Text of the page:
Marco Rubio was on the defensive Tuesday, downplaying his weak showing on the most important day so far of the GOP primaries.
In a speech in Florida, and in a Fox News interview, Rubio – who won the Minnesota caucus – insisted that he is the strongest rival to Donald Trump in the GOP fight for the nomination.
The senator from Florida balked at characterization of Super Tuesday results as making it a race between Trump and Sen. Ted Cruz. Trump won most of the 11 states, Cruz won two – his home state of Texas, and Oklahoma. Cruz also won the first presidential contest, the Iowa caucus.
Rubio argued that Cruz had failed to meet his own expectations.
“Tonight was supposed to be Ted Cruz’s night,” Rubio said in a Fox News interview. “He ended up winning his home state and sharing delegates, and the neighboring state of Oklahoma and sharing delegates.”
“My campaign was not built the way his was, on arguing that Super Tuesday was my firewall,” he said. “He was supposed to clean up tonight. Ted hasn’t been able to win those states.”
Rubio gained momentum in the Iowa caucus, where he came in with a strong third place showing, just one point behind Trump.
He took a nose-dive, however, during a rare poor performance at the GOP debate in New Hampshire, where New Jersey Gov. Chris Christie, who has since left the race, relentlessly attacked Rubio, who seemed to lose his composure.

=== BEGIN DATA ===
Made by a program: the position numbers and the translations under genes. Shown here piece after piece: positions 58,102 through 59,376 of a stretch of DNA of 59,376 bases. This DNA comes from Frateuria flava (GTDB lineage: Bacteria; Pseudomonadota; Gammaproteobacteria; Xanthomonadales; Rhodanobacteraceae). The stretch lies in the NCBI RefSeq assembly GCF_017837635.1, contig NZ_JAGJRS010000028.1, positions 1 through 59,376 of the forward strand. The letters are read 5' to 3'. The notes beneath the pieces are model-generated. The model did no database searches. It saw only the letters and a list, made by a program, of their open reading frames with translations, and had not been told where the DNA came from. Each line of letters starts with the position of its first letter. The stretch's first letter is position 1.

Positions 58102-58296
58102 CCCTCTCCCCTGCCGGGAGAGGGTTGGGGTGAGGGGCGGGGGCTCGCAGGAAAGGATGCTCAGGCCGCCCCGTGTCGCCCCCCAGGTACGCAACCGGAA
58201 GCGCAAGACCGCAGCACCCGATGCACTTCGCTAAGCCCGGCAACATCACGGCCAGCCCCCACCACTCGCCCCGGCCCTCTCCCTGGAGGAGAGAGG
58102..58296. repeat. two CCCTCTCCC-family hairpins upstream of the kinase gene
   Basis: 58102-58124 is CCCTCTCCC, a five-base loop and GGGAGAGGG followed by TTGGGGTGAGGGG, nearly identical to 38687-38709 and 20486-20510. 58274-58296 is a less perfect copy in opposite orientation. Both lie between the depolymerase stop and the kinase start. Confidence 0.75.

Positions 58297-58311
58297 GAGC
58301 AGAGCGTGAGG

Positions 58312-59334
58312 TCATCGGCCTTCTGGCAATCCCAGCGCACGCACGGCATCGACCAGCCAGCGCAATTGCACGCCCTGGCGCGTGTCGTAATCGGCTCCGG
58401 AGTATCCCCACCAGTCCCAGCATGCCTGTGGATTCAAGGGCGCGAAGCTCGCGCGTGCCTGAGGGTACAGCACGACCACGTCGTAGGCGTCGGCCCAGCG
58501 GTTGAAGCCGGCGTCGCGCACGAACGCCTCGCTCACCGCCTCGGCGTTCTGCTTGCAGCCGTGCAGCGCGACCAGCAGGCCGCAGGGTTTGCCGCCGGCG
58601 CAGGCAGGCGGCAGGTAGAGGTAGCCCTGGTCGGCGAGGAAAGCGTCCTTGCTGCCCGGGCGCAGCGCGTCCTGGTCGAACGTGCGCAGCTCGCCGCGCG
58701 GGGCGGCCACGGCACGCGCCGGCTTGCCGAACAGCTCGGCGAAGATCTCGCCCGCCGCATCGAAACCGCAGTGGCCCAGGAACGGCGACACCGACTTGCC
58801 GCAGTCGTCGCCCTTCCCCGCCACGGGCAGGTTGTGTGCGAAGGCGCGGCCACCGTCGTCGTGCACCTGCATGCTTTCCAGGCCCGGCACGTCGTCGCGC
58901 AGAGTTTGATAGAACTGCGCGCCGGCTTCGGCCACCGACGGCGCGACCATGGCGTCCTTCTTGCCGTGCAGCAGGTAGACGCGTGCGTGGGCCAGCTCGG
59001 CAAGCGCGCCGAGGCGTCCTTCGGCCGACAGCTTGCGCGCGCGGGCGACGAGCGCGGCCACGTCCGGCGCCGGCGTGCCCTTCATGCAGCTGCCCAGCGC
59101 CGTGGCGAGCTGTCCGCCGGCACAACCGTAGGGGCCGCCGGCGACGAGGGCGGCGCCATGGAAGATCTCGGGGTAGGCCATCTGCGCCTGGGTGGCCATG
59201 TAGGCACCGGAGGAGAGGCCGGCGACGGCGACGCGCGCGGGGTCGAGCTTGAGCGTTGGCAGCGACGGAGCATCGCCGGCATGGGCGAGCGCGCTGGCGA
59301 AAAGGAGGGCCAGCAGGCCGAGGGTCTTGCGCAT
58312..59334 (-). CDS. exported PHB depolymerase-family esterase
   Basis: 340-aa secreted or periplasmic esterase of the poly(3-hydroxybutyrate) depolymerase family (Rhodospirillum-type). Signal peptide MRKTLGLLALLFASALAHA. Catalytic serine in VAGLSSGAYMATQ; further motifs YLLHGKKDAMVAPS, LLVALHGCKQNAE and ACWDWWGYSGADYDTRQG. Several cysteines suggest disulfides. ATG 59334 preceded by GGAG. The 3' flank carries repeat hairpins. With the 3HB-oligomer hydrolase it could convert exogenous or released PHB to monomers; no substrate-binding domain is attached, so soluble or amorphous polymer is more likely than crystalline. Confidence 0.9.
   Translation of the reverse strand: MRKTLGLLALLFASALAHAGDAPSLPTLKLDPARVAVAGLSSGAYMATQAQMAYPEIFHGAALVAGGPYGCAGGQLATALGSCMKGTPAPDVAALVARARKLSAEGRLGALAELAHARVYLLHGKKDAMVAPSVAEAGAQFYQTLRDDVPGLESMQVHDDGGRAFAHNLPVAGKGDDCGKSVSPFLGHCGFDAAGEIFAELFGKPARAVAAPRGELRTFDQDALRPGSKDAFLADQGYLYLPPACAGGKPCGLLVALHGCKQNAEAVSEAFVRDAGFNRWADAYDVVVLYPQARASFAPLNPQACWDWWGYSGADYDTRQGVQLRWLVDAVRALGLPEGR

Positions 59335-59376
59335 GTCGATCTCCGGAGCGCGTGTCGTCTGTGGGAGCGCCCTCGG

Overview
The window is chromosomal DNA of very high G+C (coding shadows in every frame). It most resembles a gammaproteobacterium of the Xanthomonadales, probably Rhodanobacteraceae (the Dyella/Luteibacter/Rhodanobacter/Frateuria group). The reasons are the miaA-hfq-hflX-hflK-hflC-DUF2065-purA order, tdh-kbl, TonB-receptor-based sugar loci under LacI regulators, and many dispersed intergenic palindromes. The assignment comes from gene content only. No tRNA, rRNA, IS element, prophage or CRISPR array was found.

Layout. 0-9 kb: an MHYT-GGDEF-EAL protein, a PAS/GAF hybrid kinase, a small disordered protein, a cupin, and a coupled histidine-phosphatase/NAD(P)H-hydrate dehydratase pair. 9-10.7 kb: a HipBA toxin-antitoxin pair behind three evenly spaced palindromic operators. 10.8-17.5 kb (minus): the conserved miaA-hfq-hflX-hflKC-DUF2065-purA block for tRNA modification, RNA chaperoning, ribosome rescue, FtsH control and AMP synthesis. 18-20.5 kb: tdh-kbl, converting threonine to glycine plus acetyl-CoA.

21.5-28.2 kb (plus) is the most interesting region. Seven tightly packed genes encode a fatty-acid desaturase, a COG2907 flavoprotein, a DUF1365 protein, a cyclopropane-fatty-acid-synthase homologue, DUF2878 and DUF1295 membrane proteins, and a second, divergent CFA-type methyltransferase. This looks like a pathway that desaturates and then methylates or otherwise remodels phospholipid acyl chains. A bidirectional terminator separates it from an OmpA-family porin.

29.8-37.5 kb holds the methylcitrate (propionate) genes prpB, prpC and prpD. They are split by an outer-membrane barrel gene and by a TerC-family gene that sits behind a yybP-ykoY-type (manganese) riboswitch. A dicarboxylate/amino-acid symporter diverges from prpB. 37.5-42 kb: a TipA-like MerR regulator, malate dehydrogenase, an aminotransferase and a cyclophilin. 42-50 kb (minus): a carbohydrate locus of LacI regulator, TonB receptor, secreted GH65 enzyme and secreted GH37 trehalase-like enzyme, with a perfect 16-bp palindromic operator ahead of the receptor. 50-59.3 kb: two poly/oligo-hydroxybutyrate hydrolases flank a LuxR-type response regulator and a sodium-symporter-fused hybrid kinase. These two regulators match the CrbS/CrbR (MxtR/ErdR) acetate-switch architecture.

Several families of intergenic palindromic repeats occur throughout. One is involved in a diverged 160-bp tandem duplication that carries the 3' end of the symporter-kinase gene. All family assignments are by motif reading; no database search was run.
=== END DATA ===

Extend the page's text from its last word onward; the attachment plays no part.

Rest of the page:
But after the New Hampshire bruising, he rebounded, doing well in debates and coming in second in the South Carolina primary and Nevada caucus. Then his one-time mentor and GOP rival Jeb Bush dropped out of the race, sending more supporters to get behind Rubio as the so-called GOP establishment candidate who could provide an alternative to Trump and Cruz.
As he has been saying in recent weeks, Rubio stressed on Tuesday that he will become more competitive now, as the race moves to his home state of Florida, which holds its primary on March 15, and other places.
“Now the map starts to get really much better for us,” Rubio said in the Fox News interview.
“We’re going to be in this race as long as it takes to make sure [Trump] never gets to 1,237 delegates and we do," he said, in reference to total number of delegates the Republican nominee must receive.
"Look at the states that are coming up now,” he said. “Those are not states where Ted Cruz is going to do well in.”
Rubio said he is the only one who can stop Trump from becoming the nominee and who can unify the GOP.
“I’m the only one that consistently beats Hillary Clinton in the polls.”
Rubio conceded that he should have pushed back against his rivals attacks against him earlier, and being intent on discussing policy and deflecting criticism.
Rubio said that he had felt sure that, particularly in the case of Trump, voters would see for themselves a lack of substance. In recent days, Rubio has gotten more prickly and personal in his attacks on Trump, who also has been hitting the senator hard.
“When we’re done here in Florida, we’ll win Florida, and we’ll win other winner-take-all states,” Rubio said. “That’s when we’re really going to take off. We’re not going to turn over the party of Lincoln and Reagan” to Trump.
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